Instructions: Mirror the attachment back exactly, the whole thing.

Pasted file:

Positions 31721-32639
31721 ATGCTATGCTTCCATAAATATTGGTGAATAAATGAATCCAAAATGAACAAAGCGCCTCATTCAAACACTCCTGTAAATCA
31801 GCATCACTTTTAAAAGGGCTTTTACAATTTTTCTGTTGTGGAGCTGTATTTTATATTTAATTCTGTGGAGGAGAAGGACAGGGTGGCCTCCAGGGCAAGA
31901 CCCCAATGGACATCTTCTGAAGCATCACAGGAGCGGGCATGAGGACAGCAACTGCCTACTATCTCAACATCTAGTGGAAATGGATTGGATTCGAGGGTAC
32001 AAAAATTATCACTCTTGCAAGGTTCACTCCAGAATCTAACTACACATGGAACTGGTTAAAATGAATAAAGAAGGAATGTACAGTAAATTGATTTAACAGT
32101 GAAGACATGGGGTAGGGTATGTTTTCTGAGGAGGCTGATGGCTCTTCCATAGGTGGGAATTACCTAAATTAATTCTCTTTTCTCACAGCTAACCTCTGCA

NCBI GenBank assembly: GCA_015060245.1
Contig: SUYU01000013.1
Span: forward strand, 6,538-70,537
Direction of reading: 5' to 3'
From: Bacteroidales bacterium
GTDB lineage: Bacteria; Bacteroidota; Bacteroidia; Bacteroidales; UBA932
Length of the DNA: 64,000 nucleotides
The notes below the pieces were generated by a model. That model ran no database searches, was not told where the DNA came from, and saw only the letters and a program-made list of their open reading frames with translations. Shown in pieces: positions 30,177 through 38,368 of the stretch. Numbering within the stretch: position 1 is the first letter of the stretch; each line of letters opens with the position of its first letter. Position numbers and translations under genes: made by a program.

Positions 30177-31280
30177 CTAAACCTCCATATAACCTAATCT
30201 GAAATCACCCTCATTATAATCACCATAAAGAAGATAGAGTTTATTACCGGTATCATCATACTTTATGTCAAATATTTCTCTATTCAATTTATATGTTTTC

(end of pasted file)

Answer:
Positions 31721-32639
31721 ATGCTATGCTTCCATAAATATTGGTGAATAAATGAATCCAAAATGAACAAAGCGCCTCATTCAAACACTCCTGTAAATCA
31801 GCATCACTTTTAAAAGGGCTTTTACAATTTTTCTGTTGTGGAGCTGTATTTTATATTTAATTCTGTGGAGGAGAAGGACAGGGTGGCCTCCAGGGCAAGA
31901 CCCCAATGGACATCTTCTGAAGCATCACAGGAGCGGGCATGAGGACAGCAACTGCCTACTATCTCAACATCTAGTGGAAATGGATTGGATTCGAGGGTAC
32001 AAAAATTATCACTCTTGCAAGGTTCACTCCAGAATCTAACTACACATGGAACTGGTTAAAATGAATAAAGAAGGAATGTACAGTAAATTGATTTAACAGT
32101 GAAGACATGGGGTAGGGTATGTTTTCTGAGGAGGCTGATGGCTCTTCCATAGGTGGGAATTACCTAAATTAATTCTCTTTTCTCACAGCTAACCTCTGCA

NCBI GenBank assembly: GCA_015060245.1
Contig: SUYU01000013.1
Span: forward strand, 6,538-70,537
Direction of reading: 5' to 3'
From: Bacteroidales bacterium
GTDB lineage: Bacteria; Bacteroidota; Bacteroidia; Bacteroidales; UBA932
Length of the DNA: 64,000 nucleotides
The notes below the pieces were generated by a model. That model ran no database searches, was not told where the DNA came from, and saw only the letters and a program-made list of their open reading frames with translations. Shown in pieces: positions 30,177 through 38,368 of the stretch. Numbering within the stretch: position 1 is the first letter of the stretch; each line of letters opens with the position of its first letter. Position numbers and translations under genes: made by a program.

Positions 30177-31280
30177 CTAAACCTCCATATAACCTAATCT
30201 GAAATCACCCTCATTATAATCACCATAAAGAAGATAGAGTTTATTACCGGTATCATCATACTTTATGTCAAATATTTCTCTATTCAATTTATATGTTTTC